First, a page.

DIY design for Low-cost isolation cages
for saving seed of peppers & aubergines

Estimated cost: less than £10 = €15 = $18,
or as little as £1 if old net curtains are used.

Time: approx 1 hour total.

completed isolation cage

Peppers and aubergines can self-pollinate, but are also crossed by insects.
So if you want to save seed from these vegetables, you have to exclude the insects somehow.

Otherwise you will end up with seed that is not the same as the parent plant
- 'sweet' peppers that are hot, 'white' aubergines that are purple etc.

This is a simple design we have come up with, that can be made with minimum tools and expense

Materials required

(stated dimensions make cage 0.9m x 0.9m x 0.8m, suitable to hold 4 plants)

Tools required

First make the cage:

  1. Cut a square off the end of the strip of flyscreen. This will be the top of the cage.
  2. Fold the remaining strip of flyscreen round and sew its ends together. The resulting band will be the sides of the cage.
  3. Now sew the top to the sides. You should have a cube of flyscreen with the bottom missing:

cutting and sewing diagram

Now make the frame:

  1. Hammer the four stakes into the ground, in a square a little smaller than the cage (e.g. 0.9m x 0.9m)
  2. Make sure they are firmly set. They need to stick up a bit less than the height of the cage (e.g 0.8m)
  3. Twist one short bit of wire really tightly round the top of each stake, so it can't slip. Leave 2 cm spare at each end of the wire.
  4. Run string in a square round the tops of the stakes. This will support the top edges of the cage.
  5. Twist the spare ends of the wires over the string so it can't slip.
  6. Run a second piece of string around the stakes lower down - no need for wire. This is to stop the sides of the cage blowing in against the plants.

corner detail of cage

Detail of corner, showing wire wrapped round string so it can't slip down the stake.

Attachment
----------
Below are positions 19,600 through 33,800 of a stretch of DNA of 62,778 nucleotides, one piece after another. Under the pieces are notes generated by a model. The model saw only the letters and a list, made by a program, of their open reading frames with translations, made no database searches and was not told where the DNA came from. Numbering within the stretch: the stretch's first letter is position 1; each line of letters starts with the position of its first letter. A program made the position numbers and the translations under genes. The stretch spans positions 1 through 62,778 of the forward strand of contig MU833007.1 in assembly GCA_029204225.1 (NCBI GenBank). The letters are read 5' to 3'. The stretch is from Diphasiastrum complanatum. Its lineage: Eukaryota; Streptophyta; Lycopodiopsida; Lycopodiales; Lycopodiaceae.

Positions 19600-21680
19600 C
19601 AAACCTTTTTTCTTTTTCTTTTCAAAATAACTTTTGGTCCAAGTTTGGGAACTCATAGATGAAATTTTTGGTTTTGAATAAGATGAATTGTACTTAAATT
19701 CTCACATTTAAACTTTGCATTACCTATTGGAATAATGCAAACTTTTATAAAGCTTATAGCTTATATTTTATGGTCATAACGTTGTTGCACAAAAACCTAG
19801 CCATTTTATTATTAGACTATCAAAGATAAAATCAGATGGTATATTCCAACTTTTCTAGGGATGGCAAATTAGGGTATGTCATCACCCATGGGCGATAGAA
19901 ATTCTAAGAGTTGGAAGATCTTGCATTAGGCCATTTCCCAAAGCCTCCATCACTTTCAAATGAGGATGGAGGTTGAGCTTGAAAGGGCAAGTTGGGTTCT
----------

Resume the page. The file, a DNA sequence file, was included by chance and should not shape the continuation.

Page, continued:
And put it together:

That's it. Now plant your four plants inside the square, drop the flyscreen cage over the top, and weigh the edges down with rocks, making sure there are no gaps:

completed isolation cage

Insects can't get in but light, air and water can. (If the very occasional insect does get in, it can't get out again to cross you plants with the others. ) So seed saved from these plants will be pure, and true-to-type.

Note that peppers will self-pollinate easily inside a cage, but you may need to shake the aubergines occasionally if it isn't very windy.

The cage should last several years, and can be rolled up and stored over-winter, although you will probably need to get new stakes each year. Of course, if any of your plants show signs of disease, you should wash the cage before re-using it.

We hope you find this useful, and that it encourages you to try saving your own seed of these plants. Remember, if you do not pass on good seed, protected and true to type, then the unique qualities of that variety will be lost for ever.

Photo of Julian sewing cages

Volunteer helper Julian sewing cages for the Collection,
using our hand-cranked sewing machine,
made in 1908 & still running beautifully.

Note - As a smaller alternative, you can put a bag of fine cloth
(or made from the foot of a pair of tights) over individual flowers.

Photo of Julian sewing cages

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